There’s been a decision that it’s OK for them to get muddy, and there will be hoses outside so you can wash the kids before they go back inside
The Swedish city of Gothenburg is well known for being a frontrunner in the fight against climate change. Recently, it became the first in the world to trial a large-scale zero-emissions city zone.
Now, a new initiative aims to make the city even more famous by celebrating its rainy weather with smart and playful urban design. The plan is called Rain Gothenburg and it hopes to make Sweden’s second-largest city “the best city in the world when it’s raining.”
One part of the project involved designing a local playground to be particularly fun when it’s wet. This meant creating dips in the ground to make the puddles deeper and more satisfyingly splashy, as well as installing lilypad-shaped rain shelters from which water gushes into a sandpit where children can make pools, rivers, and dams.
“The tourist agency has only wanted to sell pictures of a sunny Gothenburg, even though it rains here nearly 40 percent of the time,” explains Jens Thoms Ivarsson, the lead designer behind the project. “What we’re looking at is: how can we use the fact that it rains quite a lot in Gothenburg in a creative way? What if we can turn the rain into an asset for the city?”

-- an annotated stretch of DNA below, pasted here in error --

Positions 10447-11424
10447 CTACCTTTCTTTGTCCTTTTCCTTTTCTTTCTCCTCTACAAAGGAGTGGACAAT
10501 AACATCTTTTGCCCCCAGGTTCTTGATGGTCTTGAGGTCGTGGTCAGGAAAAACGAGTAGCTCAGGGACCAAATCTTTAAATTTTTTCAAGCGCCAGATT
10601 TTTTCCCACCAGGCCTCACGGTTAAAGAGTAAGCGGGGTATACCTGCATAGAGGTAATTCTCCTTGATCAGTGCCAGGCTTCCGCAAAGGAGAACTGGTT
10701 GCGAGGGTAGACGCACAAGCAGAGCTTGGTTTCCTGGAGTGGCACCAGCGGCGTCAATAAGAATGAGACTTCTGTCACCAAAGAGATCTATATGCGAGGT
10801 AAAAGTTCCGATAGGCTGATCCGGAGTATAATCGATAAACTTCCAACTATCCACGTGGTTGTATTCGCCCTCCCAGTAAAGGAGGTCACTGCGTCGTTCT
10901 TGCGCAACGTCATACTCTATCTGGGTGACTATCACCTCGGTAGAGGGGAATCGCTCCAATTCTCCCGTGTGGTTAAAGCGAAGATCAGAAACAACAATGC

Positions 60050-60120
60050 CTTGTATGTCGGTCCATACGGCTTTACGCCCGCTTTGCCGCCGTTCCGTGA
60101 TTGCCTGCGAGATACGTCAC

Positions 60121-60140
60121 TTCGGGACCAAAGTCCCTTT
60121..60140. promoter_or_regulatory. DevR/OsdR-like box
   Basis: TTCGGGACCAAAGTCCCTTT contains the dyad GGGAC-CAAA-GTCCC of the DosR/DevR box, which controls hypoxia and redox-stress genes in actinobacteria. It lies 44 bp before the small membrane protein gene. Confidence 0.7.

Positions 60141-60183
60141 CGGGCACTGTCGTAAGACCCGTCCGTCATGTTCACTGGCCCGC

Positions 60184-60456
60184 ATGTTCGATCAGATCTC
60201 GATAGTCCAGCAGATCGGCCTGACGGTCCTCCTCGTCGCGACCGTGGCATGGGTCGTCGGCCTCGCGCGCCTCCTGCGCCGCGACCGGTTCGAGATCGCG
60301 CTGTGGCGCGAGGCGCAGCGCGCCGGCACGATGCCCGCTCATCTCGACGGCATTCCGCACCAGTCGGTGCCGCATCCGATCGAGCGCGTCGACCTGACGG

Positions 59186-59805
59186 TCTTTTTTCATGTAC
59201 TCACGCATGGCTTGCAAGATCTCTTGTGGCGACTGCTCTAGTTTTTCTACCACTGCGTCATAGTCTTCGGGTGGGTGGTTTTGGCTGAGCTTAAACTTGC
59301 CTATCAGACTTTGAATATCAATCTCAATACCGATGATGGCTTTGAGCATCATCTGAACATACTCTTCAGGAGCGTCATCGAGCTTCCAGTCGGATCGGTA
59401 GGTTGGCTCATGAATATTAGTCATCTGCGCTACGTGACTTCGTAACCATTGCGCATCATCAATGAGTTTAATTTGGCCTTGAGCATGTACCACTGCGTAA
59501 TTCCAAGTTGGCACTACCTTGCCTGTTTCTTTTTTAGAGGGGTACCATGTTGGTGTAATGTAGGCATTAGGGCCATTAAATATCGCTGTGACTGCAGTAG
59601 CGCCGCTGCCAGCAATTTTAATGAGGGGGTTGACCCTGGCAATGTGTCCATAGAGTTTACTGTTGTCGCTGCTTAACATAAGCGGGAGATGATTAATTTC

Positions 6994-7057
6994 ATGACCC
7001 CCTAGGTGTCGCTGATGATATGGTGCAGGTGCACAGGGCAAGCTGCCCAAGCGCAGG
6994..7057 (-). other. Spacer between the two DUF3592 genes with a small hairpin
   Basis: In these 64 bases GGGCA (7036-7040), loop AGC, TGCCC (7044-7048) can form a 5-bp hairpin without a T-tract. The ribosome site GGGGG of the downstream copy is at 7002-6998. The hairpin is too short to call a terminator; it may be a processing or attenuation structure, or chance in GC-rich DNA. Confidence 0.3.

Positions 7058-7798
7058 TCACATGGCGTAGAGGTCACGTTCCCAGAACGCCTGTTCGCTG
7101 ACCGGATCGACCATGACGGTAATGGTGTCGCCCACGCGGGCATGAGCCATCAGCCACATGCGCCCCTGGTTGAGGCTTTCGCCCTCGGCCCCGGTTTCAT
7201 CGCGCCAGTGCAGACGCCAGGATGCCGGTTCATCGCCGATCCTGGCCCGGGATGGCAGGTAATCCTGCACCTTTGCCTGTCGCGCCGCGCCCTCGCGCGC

Another project exemplifying the Rain Gothenburg approach is the design for a new school, Torslandaskolan. As part of the design, wide pipes will channel rainfall from rooftops down into a pool and then towards a natural delta marshland of puddles and stepping stones.
“The schoolyard will change naturally and have a different appearance when the weather is different,” says Anna Rolf, one of the architects who worked on the design. “Normally you just try to take all the water away and want it to be clean and look the same every day.”
On dry days, the Guardian reports, the pool can be used for skateboarding. The marshland will feature different types of vegetation and real mud. “There’s been a decision that it’s OK for them to get muddy, and there will be hoses outside so you can wash the kids before they go back inside,” Rolf says.
Currently, Thoms Ivarsson is planning to make his rain-friendly urban design ideas more widespread by talking with urban practitioners in the UK and the Netherlands and show them how rain can be used to increase the liveability of a city.